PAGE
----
Cyclist takes the road to Copenhagen Climate Conference

Ben Bradley will be cycling 140 miles to the United Nationsclimate change conference at Copenhagen, with a clear message forworld leaders: It's not raining, it's pouring - time to act onclimate change.

Ben, Events Coordinator for the Methodist Church, will take to theroad with a team of 28 cyclists from Christian Aid, to cycle 140miles in three days with Christian Aid. They will join a mass rallyin Copenhagen on Saturday 12 December. While in Copenhagen, Benwill also deliver a letter of solidarity from the President of theBritish Methodist Conference to representative fromBangladesh.

You can follow Ben's progress, find out more and even view hiscommute to work on his blog (watch out for attack of the pigeon!)at www.climatecycleride.blogspot.com."Our message is that we are behind the efforts to find a unifyingagreement that sets us on the road to meet difficult carbonreduction targets," said Ben. "People in developing nations arealready feeling the effects of climate change and it isirresponsible for us to do anything other than strive for a radicalsolution to cut excess carbon dioxide levels."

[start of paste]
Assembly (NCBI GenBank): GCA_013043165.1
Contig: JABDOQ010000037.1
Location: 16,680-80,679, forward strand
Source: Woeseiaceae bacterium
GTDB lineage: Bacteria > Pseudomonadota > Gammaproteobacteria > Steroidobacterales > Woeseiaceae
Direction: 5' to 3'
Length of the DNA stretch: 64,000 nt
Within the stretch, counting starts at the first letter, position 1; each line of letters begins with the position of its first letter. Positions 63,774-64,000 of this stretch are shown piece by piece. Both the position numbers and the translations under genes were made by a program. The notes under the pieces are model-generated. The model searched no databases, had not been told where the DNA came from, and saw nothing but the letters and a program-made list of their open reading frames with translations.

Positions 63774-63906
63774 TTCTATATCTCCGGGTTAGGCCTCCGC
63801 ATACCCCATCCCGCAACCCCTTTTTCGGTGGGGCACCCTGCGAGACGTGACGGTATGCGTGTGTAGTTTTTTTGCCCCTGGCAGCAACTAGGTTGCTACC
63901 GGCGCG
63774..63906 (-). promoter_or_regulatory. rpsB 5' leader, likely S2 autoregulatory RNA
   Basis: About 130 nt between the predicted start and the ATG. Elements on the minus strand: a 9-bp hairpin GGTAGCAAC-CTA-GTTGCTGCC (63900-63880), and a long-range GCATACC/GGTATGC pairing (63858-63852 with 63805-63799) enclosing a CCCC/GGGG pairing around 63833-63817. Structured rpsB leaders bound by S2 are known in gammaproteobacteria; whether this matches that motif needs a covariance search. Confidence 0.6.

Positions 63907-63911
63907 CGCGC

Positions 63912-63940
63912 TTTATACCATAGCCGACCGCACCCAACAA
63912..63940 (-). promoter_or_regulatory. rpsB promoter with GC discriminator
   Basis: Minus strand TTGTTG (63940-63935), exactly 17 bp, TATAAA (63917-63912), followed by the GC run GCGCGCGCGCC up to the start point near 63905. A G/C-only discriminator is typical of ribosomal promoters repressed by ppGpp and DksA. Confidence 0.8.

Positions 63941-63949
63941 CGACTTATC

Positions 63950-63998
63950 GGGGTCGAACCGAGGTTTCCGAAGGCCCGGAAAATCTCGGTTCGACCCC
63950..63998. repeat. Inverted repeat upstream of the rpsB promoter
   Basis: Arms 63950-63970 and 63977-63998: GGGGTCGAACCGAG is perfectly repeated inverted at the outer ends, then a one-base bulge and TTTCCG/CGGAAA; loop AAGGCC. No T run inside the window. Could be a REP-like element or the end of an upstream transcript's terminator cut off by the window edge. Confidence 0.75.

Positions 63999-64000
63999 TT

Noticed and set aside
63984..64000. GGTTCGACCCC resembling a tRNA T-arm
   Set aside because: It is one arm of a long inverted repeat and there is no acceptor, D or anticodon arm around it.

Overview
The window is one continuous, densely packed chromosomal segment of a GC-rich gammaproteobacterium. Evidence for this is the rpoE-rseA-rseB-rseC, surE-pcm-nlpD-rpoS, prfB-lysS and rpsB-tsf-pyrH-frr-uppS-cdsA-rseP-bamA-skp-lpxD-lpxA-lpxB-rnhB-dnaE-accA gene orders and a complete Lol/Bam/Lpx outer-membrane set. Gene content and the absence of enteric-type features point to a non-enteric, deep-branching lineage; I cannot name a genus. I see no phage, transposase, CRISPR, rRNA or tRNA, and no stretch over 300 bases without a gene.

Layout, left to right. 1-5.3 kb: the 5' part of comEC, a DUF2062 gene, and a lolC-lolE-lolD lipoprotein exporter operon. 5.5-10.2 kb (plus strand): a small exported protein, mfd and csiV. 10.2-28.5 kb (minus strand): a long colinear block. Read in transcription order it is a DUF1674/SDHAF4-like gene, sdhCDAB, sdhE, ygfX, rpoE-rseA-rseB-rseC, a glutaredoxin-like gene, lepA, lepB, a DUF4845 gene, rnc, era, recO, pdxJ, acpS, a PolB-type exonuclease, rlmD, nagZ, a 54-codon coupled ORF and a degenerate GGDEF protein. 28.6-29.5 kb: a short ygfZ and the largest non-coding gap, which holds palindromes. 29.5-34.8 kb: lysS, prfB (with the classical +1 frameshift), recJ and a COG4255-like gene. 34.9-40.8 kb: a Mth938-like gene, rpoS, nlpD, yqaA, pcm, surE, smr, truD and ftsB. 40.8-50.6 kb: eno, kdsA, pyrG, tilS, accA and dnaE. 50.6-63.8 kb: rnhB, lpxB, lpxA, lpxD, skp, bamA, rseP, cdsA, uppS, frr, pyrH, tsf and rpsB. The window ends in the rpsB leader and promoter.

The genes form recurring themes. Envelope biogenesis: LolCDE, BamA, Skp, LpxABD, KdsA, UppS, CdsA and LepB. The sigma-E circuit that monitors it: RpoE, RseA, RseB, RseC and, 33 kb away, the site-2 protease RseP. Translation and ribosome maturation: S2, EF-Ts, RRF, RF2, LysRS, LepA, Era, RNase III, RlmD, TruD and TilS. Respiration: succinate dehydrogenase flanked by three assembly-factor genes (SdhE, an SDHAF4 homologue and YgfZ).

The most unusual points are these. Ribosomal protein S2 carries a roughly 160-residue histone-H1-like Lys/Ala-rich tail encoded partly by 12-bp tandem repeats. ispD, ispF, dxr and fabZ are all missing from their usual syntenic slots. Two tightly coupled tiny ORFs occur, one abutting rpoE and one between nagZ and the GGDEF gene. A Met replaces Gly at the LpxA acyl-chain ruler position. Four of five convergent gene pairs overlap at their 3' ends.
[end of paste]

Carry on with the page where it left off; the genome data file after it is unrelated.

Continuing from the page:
The riders will set off from London on December 9 and reach theDanish capital on the evening of December 12 following a ferry rideand three days of cycling through England and Denmark.

Ben added, "I am a bit worried about the cold, but I am moreworried that there won't be a deal on the cards when we get thereand that the United Nations will opt for a less courageous package.I hope the presence of campaigners will put pressure on worldleaders to reach the deal needed to make a difference."

The Methodist Church, the Baptist Union of Great Britain and theUnited Reformed Church have urged the European Union to agree cutsof at least 40% below 1990 levels by 2020 and for these cuts to bemade without extensive use of carbon offsets. The three churcheshave produced a report and study guide called Hope in God's Future.The booklet, available from Methodist Publishing (www.mph.org.uk),takes the reader on a journey using the changing mood of a worshipservice as a framework for considering climate change and people'seffect on the planet.